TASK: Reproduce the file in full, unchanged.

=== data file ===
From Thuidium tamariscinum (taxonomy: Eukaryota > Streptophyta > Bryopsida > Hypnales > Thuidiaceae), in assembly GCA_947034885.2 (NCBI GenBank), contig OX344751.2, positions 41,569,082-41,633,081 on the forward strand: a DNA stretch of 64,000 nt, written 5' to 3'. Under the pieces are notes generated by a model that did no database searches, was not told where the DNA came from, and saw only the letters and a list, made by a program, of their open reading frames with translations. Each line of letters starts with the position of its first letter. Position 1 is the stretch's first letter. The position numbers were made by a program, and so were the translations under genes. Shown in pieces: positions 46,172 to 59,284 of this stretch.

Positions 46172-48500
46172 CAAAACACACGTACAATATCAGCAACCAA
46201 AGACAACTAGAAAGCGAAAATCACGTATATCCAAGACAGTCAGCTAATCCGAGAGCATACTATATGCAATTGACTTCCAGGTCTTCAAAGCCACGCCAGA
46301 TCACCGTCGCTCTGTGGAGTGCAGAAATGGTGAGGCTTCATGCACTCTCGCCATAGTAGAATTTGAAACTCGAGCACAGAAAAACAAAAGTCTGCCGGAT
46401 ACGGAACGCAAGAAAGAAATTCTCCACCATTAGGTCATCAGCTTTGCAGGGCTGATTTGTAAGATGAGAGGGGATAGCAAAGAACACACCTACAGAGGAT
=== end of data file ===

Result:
From Thuidium tamariscinum (taxonomy: Eukaryota > Streptophyta > Bryopsida > Hypnales > Thuidiaceae), in assembly GCA_947034885.2 (NCBI GenBank), contig OX344751.2, positions 41,569,082-41,633,081 on the forward strand: a DNA stretch of 64,000 nt, written 5' to 3'. Under the pieces are notes generated by a model that did no database searches, was not told where the DNA came from, and saw only the letters and a list, made by a program, of their open reading frames with translations. Each line of letters starts with the position of its first letter. Position 1 is the stretch's first letter. The position numbers were made by a program, and so were the translations under genes. Shown in pieces: positions 46,172 to 59,284 of this stretch.

Positions 46172-48500
46172 CAAAACACACGTACAATATCAGCAACCAA
46201 AGACAACTAGAAAGCGAAAATCACGTATATCCAAGACAGTCAGCTAATCCGAGAGCATACTATATGCAATTGACTTCCAGGTCTTCAAAGCCACGCCAGA
46301 TCACCGTCGCTCTGTGGAGTGCAGAAATGGTGAGGCTTCATGCACTCTCGCCATAGTAGAATTTGAAACTCGAGCACAGAAAAACAAAAGTCTGCCGGAT
46401 ACGGAACGCAAGAAAGAAATTCTCCACCATTAGGTCATCAGCTTTGCAGGGCTGATTTGTAAGATGAGAGGGGATAGCAAAGAACACACCTACAGAGGAT